Ref: smjfc180
Lens of Sutton
A 19th century view of the station as one of the Beyer Peacock 0-6-0s stands 'wrong road' in the platform
A signalman at Fenny Compton's original signal box, supplied by the Railway Signal Company, poses for the camera
Ref: smjfc177
J Alsop
A signalman poses for the camera at Fenny Compton's original signal box, supplied by the Railway Signal Co
Looking towards the Great Western Railway's line with the former SMJ line beyond on 4th September 1931
Ref: smjfc174
Postcard
Looking towards the Great Western Railway's line with the former SMJ line beyond on 4th September 1931
Looking towards Byfield and the points for the exchange sidings with the GWR cattle dock on the left
Ref: smjfc16
HC Casserley
Looking towards Byfield and the points for the exchange sidings with the GWR cattle dock on the left
Looking across from the SMJ station's down platform towards the passenger waiting room on the up platform
Ref: smjfc17
HC Casserley
Looking across from the SMJ station's down platform towards the passenger waiting room on the up platform

Close up showing the former SMJ structure on the up platform which incorporated a store and a waiting room
Ref: smjfc17a
HC Casserley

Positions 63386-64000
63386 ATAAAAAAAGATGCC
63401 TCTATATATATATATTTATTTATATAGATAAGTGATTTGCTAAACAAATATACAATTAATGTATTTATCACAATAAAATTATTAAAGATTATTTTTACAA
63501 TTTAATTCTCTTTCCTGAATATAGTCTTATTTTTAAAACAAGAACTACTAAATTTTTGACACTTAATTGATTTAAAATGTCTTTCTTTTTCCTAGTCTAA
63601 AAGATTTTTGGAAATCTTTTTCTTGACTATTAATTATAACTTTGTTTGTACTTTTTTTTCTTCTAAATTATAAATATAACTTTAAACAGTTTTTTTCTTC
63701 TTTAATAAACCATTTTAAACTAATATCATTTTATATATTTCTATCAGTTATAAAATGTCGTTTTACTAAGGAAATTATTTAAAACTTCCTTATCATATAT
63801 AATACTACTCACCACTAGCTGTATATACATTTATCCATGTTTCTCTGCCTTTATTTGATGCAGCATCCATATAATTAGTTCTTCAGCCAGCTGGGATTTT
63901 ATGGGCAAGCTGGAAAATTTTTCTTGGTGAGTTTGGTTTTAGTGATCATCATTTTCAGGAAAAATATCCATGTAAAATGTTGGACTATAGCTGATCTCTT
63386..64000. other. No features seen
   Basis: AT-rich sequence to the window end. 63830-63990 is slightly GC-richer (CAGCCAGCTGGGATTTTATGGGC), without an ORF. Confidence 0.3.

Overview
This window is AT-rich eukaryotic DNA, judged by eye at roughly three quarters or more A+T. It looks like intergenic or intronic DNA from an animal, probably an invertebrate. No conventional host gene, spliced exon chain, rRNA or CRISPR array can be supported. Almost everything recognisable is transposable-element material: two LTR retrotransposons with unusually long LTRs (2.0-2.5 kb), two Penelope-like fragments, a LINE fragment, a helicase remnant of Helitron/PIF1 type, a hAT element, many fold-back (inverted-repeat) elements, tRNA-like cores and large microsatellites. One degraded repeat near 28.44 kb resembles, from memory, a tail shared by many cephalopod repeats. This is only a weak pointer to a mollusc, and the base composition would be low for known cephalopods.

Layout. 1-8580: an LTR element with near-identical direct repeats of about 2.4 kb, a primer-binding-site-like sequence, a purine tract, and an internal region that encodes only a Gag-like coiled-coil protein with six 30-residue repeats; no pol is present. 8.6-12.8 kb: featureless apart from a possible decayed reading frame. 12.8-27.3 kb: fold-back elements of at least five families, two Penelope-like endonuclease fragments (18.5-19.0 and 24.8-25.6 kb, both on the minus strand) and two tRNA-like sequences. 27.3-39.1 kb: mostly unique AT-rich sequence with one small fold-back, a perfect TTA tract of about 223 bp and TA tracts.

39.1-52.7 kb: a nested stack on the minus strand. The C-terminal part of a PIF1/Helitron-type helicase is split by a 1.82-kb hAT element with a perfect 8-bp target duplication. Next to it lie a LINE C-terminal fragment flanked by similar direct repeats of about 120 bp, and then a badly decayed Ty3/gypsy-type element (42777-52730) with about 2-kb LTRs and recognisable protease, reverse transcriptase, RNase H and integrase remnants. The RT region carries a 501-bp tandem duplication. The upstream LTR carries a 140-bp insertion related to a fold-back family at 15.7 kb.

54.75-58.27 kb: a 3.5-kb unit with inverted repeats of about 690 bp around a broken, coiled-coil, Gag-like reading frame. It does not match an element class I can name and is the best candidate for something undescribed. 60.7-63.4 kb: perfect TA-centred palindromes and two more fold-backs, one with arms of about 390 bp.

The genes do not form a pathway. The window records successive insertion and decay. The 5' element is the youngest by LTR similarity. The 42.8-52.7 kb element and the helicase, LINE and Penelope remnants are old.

Close up showing the former SMJ structure on the up platform which incorporated a store and a waiting room
Looking towards Stratford upon Avon with the main station building being located on the down platform
Ref: smjfc18
Lens of Sutton
Looking towards Stratford upon Avon with the main station building being located on the down platform
Close up showing the former SMJ's Fenny Compton station's main building shortly before its closure
Ref: smjfc18a
Lens of Sutton
Close up showing the former SMJ's Fenny Compton station's main building shortly before its closure
Another view of the station looking towards Stratford upon Avon shortly before the end of passenger services
Ref: smjfc19
HC Casserley
Another view of the station looking towards Stratford upon Avon shortly before the end of passenger services
Close up showing Fenny Compton station's run down passenger facilities on the down platform
Ref: smjfc19a
HC Casserley
Close up showing Fenny Compton station's run down passenger facilities on the down platform